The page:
Sunday, February 24, 2008

Child's Play

"Oma, did you have any toys when you were little?"

Yes, they had invented toys! When I was six I got a Tiny Tears Doll. She could drink a bottle, wet her pants, open and close her eyes, and she cried real tears.
Her name was Peggy.

I collected Madame Alexander Storybook Dolls.
I had Heidi, Dorothy, Snow White and Scarlet O'Hara,
plus others in costumes from Wales, Holland, Scotland, Ireland and France.
My Grama B. crocheted little clothes for them so I dressed them in pajamas, a blue ice skating dress, a yellow coat and hat, and a variety of pretty outfits.

For Christmas when I was eight I got a Madame Alexander Bride Doll with a pink steamer trunk. I named her Peggy, too. We both got matching clothes made by my mom, including gray poodle skirts with coordinating vests. The poodles were made with pink pom-poms.

I idolized Annie Oakley so my mom created a designer cowgirl outfit in blue denim with white fringe. I had a hat that hung around my neck, white cowboy boots, and a white holster with two cap guns. She couldn't provide me with blond braids.

Mom also made me a hula girl skirt, sewn on the machine out of green crepe paper which she shredded to look like grass. It had a bikini top, and she made leis from crepe paper flowers for my ankles, wrists, head and neck. I loved putting on plays under the carport with my friends. We sold tickets to our parents and performed on the redwood picnic table.

Another costume was an Indian Princess dress, with lots of fringe, and mom embellished the skirt with turquoise beads. She used real feathers to make me a headband! I, of course, had no appreciation for her skills at the time. (I actually hated standing still for the fittings.)

For my 4th grade May Day festival she made me a peasant blouse that sat down on my shoulders in a very sexy way. The full, gathered skirt was made of a flowered fabric and had lots of colorful, layered petticoats underneath. She embroidered flowers on the blouse to match the pattern on the skirt and I wore long streamers attached to a headband, that floated around when I danced.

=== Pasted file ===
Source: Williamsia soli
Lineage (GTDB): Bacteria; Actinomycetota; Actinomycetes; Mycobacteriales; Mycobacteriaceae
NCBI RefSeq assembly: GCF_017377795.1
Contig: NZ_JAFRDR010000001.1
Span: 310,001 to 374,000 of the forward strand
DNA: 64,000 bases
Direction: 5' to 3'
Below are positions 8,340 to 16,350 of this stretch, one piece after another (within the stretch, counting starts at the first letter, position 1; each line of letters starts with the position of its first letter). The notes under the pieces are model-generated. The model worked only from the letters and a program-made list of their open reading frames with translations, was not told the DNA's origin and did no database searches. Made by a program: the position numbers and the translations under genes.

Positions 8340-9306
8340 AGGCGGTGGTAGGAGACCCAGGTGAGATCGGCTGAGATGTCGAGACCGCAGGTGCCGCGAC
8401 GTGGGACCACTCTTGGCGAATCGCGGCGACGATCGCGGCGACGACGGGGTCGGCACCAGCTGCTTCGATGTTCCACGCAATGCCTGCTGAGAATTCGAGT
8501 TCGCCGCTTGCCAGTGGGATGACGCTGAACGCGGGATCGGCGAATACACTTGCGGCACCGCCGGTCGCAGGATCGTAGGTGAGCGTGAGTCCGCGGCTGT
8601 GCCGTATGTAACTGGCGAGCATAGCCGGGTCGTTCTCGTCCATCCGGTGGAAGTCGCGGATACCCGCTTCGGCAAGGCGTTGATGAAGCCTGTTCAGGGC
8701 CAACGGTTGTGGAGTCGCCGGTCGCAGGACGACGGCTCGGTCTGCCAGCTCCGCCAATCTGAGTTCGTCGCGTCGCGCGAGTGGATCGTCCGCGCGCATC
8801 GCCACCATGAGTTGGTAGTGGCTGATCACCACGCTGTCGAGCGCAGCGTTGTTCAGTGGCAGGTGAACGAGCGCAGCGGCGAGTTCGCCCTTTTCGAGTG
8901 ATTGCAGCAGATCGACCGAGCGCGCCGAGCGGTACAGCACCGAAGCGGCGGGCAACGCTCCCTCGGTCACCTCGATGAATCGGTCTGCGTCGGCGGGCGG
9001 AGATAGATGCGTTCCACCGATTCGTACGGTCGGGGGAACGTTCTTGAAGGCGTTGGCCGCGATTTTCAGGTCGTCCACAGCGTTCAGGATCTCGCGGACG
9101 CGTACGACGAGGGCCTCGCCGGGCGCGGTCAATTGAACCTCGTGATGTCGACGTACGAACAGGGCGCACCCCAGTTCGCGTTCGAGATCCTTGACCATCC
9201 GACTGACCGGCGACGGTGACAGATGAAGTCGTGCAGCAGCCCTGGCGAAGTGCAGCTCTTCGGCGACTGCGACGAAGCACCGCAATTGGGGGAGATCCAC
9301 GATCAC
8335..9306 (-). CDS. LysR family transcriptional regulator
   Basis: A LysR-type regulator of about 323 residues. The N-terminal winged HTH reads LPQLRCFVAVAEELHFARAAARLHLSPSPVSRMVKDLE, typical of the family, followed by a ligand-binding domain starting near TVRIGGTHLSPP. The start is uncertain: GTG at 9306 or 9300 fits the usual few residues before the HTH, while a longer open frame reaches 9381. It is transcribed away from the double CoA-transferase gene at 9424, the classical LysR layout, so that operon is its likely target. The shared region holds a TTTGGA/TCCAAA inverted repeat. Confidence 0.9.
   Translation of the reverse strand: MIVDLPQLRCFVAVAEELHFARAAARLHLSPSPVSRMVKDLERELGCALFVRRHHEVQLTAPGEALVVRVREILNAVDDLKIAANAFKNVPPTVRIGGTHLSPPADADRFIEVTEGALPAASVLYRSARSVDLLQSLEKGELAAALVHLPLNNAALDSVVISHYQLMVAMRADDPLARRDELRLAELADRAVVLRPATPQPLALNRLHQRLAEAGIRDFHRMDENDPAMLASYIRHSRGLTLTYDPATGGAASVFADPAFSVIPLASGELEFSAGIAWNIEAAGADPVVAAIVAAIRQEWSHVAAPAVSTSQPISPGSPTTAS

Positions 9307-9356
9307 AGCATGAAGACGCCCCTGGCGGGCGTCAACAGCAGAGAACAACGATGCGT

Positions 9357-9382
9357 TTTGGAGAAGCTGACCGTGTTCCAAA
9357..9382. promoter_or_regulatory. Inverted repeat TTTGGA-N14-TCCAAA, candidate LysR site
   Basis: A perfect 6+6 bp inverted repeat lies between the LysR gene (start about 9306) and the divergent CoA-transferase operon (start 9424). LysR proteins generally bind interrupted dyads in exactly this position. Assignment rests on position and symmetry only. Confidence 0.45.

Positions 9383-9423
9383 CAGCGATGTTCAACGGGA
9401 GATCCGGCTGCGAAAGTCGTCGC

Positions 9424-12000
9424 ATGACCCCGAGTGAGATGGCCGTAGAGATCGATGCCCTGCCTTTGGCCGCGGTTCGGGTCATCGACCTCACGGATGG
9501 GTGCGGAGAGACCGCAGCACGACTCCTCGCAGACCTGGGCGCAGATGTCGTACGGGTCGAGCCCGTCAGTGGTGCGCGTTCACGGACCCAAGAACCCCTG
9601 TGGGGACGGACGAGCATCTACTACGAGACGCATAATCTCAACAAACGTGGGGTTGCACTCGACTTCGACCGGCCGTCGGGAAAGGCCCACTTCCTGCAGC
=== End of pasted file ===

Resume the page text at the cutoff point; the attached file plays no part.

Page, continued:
My grandpa won a giant pink teddy bear for me at the Liberty Park shooting gallery. The bear felt like he was stuffed with sawdust, mixed with shredded newspaper. He made a rustling sound when he was hugged. I imaginatively named him Pinkie. In spite of his name and color, he was definitely a boy. I used to kiss him.

I was very skilled with roller skates that hooked onto my shoes. I got them when I was eight
and wore the key around my neck on a shoelace. The skates could grow with my feet when the screw underneath was loosened.

Nurse Nancy was one of my favorite books. My mom made me an outfit just like hers, with a navy blue cape lined with red. I had a sign on my bedroom door which read
Nurse Marty and Doctor Joey.
(I met Joey in a motel swimming pool in Los Angeles when I was seven. He was an older man of ten. We had a one-day stand. He was my boyfriend for years after that.)

I had my own supply of band aids in my room, and a dishtowel which I knew how to fold into a sling. Luckily my younger siblings enjoyed being patients.


I didn't get a two-wheeler until I was ten. It looked just like this, with a basket on the front, and a bell on the handlebars. There was also a buzzer on the girl-type bar. The low bar was designed so it would be easier to wear dresses, (which I had to wear to school everyday.)

The metal platform on the back had a strap so I could clip my books to it. The wheels were pretty fat, and I endured some teasing. I've never learned to ride a bike with hand brakes, or gears, and I never learned to stop when I rode a boys bike. I couldn't reach to drag my feet with the boys bar in the way, so I just tipped over.

There were only three channels on our TV, and only a couple of kids programs a day. They hadn't invented VCRs or DVDs so there wasn't much to watch. Mickey Mouse Club was on at 5:00 and that was my favorite. I still remember most of the Mouseketeers names.

My mother made my play dough from cornstarch and salt. My dad's shirts came back from the laundry folded with a cardboard picture inside that I could color, and my grandmas had Chinese Checkers and Pick-Up Sticks. There were no voices or musical tones emerging from toys to annoy the adults. I think we learned to do that on our own. It seemed like child's play!

8 comments:

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Sheri said...

Marty,
Thanks for the review of my toys and activities in the 1950s! I think we lived identical parallel childhoods.

gab said...

I wish I wish I wish I still had that doll with the trunkful of clothes. I loved getting your old treasure!

Bonnie B. said...

How fun are those toys!!! And your Mother was fabulous. If only they had blogs back then, she could have taken pictures of you in the cute outfits, and shared them with the world! She sounds crafty.

mama jo said...

gee, i can't remember any toys from my childhood...didn't i even get your hand-me-downs? i do remember hearing ALOT about the madame alexander dolls....

MissKris said...

What a trip down memory lane! I could relate to them all!

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Connie said...

Hey, I had a tiny tears doll! I haven't seen her in more than forty years, but looking at the picture you posted brings her right back to me. Thanks. She never did look like a new doll. She always kinda looked funny with her foggy eyes and kinkly hair. I loved her.